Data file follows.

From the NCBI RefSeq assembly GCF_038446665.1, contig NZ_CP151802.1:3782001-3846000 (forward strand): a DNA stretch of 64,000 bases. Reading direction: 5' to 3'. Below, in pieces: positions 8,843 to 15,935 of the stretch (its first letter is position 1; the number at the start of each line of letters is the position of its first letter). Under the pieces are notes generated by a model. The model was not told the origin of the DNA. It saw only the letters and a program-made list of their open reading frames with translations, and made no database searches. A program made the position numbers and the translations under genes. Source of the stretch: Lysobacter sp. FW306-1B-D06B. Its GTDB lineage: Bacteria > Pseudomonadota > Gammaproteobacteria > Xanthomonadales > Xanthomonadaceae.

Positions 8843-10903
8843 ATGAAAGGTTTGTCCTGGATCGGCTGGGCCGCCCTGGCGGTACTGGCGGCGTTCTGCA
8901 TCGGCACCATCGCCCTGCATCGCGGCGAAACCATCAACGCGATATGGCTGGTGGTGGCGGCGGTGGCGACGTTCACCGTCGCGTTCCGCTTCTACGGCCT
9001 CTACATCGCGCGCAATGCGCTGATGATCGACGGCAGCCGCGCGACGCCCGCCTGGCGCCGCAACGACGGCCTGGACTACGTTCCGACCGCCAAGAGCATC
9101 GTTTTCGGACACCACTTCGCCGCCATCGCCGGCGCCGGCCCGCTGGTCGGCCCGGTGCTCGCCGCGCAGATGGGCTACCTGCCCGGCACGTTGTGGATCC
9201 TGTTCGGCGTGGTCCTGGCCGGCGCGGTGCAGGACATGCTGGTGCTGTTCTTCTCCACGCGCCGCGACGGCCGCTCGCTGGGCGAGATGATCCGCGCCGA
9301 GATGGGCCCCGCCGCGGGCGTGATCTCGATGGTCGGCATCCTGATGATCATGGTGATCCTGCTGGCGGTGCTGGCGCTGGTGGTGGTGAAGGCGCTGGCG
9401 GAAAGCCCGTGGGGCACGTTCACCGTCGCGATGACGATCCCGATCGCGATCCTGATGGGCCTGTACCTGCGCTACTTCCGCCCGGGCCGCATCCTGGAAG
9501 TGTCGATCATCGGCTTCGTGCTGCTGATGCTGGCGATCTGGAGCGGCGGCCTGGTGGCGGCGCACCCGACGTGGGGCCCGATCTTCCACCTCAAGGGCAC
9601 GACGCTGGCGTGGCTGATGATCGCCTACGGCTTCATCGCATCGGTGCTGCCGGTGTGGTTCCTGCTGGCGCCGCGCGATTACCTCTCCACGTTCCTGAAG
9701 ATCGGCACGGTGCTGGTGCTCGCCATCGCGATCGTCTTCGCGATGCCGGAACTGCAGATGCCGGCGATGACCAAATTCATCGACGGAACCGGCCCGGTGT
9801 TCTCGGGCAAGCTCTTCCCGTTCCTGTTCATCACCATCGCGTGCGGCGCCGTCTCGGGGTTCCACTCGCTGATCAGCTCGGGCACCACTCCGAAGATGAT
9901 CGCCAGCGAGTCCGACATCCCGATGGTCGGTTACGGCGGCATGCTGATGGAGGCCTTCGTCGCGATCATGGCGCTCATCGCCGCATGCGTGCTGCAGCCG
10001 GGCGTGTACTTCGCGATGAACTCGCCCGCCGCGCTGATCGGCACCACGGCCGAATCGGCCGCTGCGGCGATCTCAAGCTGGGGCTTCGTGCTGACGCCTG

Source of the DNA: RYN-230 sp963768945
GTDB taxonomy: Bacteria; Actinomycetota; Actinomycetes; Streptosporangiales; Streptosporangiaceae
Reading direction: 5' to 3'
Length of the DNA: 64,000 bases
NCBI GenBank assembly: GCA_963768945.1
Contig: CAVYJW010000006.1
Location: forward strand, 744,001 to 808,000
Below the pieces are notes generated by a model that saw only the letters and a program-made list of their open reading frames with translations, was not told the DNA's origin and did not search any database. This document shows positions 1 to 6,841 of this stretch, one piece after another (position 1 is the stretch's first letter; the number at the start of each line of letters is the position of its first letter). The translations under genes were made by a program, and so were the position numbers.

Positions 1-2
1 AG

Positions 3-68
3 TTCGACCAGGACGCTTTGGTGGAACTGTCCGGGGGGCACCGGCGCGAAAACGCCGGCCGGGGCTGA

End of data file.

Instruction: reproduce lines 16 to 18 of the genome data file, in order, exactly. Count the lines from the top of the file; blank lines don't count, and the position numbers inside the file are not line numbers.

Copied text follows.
Source of the DNA: RYN-230 sp963768945
GTDB taxonomy: Bacteria; Actinomycetota; Actinomycetes; Streptosporangiales; Streptosporangiaceae
Reading direction: 5' to 3'